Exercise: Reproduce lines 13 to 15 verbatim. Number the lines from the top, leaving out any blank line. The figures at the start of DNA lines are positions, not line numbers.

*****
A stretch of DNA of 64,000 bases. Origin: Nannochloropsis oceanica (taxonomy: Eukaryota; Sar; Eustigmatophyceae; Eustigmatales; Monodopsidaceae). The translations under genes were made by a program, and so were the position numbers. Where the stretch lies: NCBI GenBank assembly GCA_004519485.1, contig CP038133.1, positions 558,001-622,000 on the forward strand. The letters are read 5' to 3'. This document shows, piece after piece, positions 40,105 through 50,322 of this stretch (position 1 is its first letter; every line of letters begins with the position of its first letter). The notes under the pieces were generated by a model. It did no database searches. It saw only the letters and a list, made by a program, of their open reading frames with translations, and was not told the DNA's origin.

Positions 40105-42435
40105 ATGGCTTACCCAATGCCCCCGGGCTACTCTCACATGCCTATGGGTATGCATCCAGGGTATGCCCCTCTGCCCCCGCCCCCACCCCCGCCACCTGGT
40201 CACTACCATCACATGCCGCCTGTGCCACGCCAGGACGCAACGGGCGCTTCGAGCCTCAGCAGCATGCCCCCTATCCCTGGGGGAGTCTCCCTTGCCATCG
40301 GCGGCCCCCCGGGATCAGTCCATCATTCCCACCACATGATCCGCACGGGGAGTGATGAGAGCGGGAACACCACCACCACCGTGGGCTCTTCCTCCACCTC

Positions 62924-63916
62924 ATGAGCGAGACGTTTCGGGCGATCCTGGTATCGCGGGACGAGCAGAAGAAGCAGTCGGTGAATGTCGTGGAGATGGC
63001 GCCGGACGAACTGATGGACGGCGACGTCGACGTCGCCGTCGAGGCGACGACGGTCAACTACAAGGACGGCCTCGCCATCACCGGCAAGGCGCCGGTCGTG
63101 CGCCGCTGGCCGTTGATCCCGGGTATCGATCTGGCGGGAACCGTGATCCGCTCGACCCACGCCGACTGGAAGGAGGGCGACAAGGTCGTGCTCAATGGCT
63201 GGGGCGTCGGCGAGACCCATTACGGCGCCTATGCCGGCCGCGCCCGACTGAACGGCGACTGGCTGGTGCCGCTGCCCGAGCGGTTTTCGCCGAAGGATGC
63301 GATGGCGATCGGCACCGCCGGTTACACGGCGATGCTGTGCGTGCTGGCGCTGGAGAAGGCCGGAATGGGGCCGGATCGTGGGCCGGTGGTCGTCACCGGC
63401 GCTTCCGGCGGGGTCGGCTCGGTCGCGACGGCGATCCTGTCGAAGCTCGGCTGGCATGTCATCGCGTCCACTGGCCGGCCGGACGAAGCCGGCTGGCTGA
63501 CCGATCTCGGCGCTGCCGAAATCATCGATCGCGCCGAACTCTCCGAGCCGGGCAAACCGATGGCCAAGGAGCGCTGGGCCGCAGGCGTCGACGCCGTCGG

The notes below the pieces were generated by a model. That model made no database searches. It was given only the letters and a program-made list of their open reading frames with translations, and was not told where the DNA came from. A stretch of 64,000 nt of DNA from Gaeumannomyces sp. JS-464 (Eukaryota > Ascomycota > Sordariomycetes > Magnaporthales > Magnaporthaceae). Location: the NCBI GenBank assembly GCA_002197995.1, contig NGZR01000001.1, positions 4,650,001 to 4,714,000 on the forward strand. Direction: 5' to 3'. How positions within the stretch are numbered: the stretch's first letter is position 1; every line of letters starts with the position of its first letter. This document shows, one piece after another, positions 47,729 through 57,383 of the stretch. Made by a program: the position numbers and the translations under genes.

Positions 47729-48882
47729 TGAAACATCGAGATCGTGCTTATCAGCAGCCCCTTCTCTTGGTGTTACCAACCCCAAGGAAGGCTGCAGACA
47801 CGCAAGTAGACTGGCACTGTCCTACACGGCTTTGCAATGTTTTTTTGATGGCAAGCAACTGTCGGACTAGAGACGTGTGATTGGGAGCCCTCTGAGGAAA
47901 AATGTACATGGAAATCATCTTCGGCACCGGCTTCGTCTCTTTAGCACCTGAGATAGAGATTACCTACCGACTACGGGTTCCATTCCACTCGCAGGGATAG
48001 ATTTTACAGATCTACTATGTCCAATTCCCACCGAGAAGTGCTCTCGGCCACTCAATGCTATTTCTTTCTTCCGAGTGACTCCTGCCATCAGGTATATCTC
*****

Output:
63501 CCGATCTCGGCGCTGCCGAAATCATCGATCGCGCCGAACTCTCCGAGCCGGGCAAACCGATGGCCAAGGAGCGCTGGGCCGCAGGCGTCGACGCCGTCGG

The notes below the pieces were generated by a model. That model made no database searches. It was given only the letters and a program-made list of their open reading frames with translations, and was not told where the DNA came from. A stretch of 64,000 nt of DNA from Gaeumannomyces sp. JS-464 (Eukaryota > Ascomycota > Sordariomycetes > Magnaporthales > Magnaporthaceae). Location: the NCBI GenBank assembly GCA_002197995.1, contig NGZR01000001.1, positions 4,650,001 to 4,714,000 on the forward strand. Direction: 5' to 3'. How positions within the stretch are numbered: the stretch's first letter is position 1; every line of letters starts with the position of its first letter. This document shows, one piece after another, positions 47,729 through 57,383 of the stretch. Made by a program: the position numbers and the translations under genes.

Positions 47729-48882